No Appeal, Or: The Most Devastating Shock Imaginable.

If you are like me you will stop, at times, thinking of how it must be to realise that one is in hell. In all confidence, it tends to happen to me when I wake up at night, because I am a guy who does not get back to “sleeping mode” easily, and advancing age makes my mind revolve more and more often around the Four Last Things.

What always strikes me as so absolutely brutal is… the absolute brutality of it.

If I get a horrible tax bill, I can appeal and get it overturned. If I get a ticket for speeding, I can appeal and see whether the speed camera was rightly calibrated, etc. If I got a cancer diagnose, I could never exclude the possibility of medical error. Even if I were accused of homicide, I would have all possibility to defend myself and hope that justice works correctly. There would always be something that can happen next and change things.

In the case of hell, none of this applies. When one realises he is there, it is the most definitive thing on (or outside of) the planet. There is no “wait a minute”. There is no “there must have been a mistake”. There is no appeal, and there is no hope.

This, we all know. But I wonder how many really get it. How many feel it. How many get not the knowledge, but the shiver.

I have found myself, a couple of times, in the position to really feel what it is, of course within the limits of my poor, human imagination. I have imagined, vividly (as it happens to you, or at least to me, when I wake up at night), that it would happen to me. That it has happened to me. That I am in hell, now.

It’s not that I wanted it. I did not seek it. It is that, at night, my imagination works in 3D and Technicolor.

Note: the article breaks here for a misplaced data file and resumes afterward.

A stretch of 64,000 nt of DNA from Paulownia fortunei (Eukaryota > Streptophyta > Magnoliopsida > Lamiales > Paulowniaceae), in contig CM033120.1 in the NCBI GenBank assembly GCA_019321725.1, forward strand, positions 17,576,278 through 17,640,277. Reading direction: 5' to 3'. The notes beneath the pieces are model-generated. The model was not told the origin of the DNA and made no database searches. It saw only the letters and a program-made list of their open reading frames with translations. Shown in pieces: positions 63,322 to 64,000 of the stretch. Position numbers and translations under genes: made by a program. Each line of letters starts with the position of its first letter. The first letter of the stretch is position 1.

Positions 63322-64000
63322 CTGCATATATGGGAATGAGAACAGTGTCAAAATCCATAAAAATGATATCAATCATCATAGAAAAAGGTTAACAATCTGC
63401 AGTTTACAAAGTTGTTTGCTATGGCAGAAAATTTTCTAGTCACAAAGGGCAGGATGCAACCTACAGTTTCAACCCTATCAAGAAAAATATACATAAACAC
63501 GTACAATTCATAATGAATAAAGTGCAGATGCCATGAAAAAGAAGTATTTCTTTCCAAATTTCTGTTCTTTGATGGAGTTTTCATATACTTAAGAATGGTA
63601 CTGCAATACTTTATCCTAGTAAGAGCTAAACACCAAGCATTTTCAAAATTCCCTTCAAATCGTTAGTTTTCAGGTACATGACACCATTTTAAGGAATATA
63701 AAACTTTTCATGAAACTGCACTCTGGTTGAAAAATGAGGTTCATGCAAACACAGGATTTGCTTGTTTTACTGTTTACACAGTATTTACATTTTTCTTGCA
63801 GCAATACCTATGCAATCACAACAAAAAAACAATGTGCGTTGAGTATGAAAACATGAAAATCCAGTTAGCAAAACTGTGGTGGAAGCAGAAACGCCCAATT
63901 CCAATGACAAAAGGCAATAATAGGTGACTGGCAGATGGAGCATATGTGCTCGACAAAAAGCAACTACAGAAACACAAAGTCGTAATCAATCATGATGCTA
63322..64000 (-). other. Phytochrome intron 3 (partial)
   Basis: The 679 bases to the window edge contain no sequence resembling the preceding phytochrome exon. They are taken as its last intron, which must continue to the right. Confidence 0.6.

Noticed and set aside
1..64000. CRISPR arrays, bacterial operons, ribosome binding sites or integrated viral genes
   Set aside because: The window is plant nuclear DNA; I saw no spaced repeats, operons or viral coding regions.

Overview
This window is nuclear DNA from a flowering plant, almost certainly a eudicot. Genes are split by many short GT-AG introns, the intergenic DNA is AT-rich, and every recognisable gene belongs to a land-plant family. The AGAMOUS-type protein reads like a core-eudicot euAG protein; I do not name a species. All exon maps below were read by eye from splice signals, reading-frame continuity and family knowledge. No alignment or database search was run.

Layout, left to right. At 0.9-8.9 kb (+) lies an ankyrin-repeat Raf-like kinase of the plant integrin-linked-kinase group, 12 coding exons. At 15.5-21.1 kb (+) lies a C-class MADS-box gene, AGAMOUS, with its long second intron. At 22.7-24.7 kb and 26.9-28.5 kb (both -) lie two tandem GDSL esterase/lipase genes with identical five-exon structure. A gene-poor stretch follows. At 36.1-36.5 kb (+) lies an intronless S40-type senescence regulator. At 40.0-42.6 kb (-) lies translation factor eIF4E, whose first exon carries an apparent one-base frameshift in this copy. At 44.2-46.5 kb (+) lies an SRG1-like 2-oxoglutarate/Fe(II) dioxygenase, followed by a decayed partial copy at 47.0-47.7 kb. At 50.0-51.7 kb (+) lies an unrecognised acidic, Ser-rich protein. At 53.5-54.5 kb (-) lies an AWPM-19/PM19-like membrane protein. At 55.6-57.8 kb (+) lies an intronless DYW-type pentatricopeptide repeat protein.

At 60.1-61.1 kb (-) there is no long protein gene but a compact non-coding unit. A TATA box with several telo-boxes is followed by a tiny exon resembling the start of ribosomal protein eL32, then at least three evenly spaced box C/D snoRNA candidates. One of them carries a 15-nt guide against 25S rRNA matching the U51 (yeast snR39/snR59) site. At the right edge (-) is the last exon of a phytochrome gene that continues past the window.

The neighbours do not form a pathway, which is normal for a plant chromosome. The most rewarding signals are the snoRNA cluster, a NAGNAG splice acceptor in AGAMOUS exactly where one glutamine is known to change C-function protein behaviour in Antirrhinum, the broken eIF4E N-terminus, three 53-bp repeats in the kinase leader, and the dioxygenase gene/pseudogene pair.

It was terrifying and, at the same time, a very salutary experience. Salutary but so difficult, that I don’t want to get into the “experiment” again. So shocking, in fact, that the aftereffect of that terror remained with me the day after, in broad daylight, whilst working at the office.

What I remember very distinctly, is the (initial) inability of the mind to even grasp the concept. Your mind, involuntarily but irresistibly, again and again, comes back to the concept of reprieve, of remedy, of “appeal”, of something that happens next and can change the outcome. This is obvious, I think, as our human mind is not really wired for the concept of infinity. Even the mass murderer condemned to life imprisonment realises his jail is, whatever comes next, **not forever**. In fact, even one condemned to death will soon realise – if he has a brain – that he has a last occasion to set up his house in such order that he will avoid hell, forever.

But the one who finds himself in hell, he is screwed forever the very moment he first realised he is screwed; and whilst the concept of screwed will be grasped immediately, the concept of “forever” will require a time of terrifying adjustment as the brain trains itself to understand what it really, really means for him.

This would be terrifying for one, like me, who has believed in hell all his life. I can’t even begin to fathom the sheer apocalyptic feeling overcoming the one who finds himself in hell after never giving a thought to it for decades, unless it be to mock it. The fear of hell I have is, at least, the product of the fear of the Lord. The reality of hell for one without (during life) the fear of the Lord must be the most devastating shock imaginable. I reflect on how many times it happens every day, and it makes for very sobering thinking.